Safety Surveillance for PNW Commercial Fishing: Risk Information System for Commercial (RISC) Fishing

Principal Investigator: Laurel Kincl, PhD, MS
Associate Professor, Environmental and Occupational Health
Oregon State University

NIOSH 2016-2021

The overall goal of this project is to develop a safety surveillance system for commercial fishing that can be used to evaluate and inform safety initiatives to prevent injuries in this dangerous industry. To achieve this, we have brought together the expertise of NIOSH Western States Division, Marine and Environmental Research and Training Station (MERTS), Oregon Trauma Registry, United States Coast Guard, Alaska Marine Safety Education Association, as well as the OSU Colleges of Earth, Ocean and Atmospheric Science, and Public Health and Human Sciences. 

This surveillance system will compile details on personal and vessel casualties and disasters and will be used by researchers and industry leaders to conduct hazard assessments for specific fisheries, vessels or community needs. The compilation of relevant surveillance data comes at an important time during commercial fishing safety and will be beneficial to developing evidence-based intervention strategies. This system can be scaled and tailored to other regions, providing a consistent yet fishery specific approach to hazard identification, risk mediation, and intervention evaluation.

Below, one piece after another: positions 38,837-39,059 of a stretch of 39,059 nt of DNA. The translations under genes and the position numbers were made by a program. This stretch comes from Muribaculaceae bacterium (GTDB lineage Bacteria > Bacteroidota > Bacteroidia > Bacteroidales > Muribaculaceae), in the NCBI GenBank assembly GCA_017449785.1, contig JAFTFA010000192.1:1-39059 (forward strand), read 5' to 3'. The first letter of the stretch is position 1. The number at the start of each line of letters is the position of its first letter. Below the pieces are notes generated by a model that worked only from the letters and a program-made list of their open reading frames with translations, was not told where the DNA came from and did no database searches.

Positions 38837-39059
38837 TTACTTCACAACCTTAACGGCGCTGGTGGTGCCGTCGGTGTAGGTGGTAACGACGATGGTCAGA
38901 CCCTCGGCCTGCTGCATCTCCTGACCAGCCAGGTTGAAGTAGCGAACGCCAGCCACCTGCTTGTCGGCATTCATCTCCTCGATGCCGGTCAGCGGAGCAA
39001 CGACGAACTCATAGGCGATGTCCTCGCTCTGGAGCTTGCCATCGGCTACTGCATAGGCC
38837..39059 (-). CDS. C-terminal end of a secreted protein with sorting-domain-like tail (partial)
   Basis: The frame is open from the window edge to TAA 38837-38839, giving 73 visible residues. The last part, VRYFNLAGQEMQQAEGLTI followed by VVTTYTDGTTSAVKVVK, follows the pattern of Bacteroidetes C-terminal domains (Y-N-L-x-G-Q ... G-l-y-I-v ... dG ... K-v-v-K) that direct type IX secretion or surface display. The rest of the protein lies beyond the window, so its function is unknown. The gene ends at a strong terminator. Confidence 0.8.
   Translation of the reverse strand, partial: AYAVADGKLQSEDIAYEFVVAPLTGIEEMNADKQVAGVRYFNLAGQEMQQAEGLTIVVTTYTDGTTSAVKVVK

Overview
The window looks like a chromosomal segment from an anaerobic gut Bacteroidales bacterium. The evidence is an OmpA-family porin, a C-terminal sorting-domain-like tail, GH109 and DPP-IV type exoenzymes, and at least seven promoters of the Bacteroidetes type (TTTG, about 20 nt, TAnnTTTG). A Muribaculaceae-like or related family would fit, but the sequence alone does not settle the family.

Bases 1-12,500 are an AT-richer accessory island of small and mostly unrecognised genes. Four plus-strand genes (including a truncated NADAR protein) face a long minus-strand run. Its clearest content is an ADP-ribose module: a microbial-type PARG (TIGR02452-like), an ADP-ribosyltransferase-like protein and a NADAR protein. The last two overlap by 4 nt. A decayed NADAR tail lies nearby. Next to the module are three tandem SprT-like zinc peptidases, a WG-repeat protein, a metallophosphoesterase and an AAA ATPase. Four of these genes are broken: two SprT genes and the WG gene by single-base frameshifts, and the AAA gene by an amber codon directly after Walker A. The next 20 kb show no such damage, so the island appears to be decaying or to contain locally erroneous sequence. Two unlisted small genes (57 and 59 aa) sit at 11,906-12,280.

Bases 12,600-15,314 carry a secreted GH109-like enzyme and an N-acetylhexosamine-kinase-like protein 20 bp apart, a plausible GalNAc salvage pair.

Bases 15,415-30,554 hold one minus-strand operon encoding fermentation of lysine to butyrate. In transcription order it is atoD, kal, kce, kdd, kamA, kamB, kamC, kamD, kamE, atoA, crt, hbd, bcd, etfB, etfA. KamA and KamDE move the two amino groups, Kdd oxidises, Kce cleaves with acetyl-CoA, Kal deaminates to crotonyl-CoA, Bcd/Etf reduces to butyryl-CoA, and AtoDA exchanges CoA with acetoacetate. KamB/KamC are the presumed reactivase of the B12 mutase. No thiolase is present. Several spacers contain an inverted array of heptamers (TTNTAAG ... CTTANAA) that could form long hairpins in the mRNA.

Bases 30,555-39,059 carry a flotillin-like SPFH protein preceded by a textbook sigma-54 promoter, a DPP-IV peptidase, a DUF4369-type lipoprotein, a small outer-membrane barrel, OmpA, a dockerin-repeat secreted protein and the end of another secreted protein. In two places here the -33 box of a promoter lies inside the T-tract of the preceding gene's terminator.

This study includes three specific aims: 

Aim 1. Create a practical, scalable commercial fishery surveillance system for the Pacific Northwest. 

Aim 2. Assess the utility and accuracy of commercial fishing surveillance data.

Aim 3. Develop an evidence-based hazard assessment with commercial fishery safety stakeholders.

Partners and Advisories
NIOSH Western States Division
Oregon Trauma Registry
U.S. Coast Guard
Alaska Marine Safety Education Association
Marine and Environmental Research and Training Station

See Oregon State University’s fishing research site.

Laurel, K. Injury Prevention for Commercial Fishermen: From Surveillance to Interventions. 2017 Video Presentation. Oregon State University College of Public Health and Human Sciences. 

Feasibility 9: Non-fatal Injuries among Commercial Fishing Workers in Alaska, Washington, and Oregon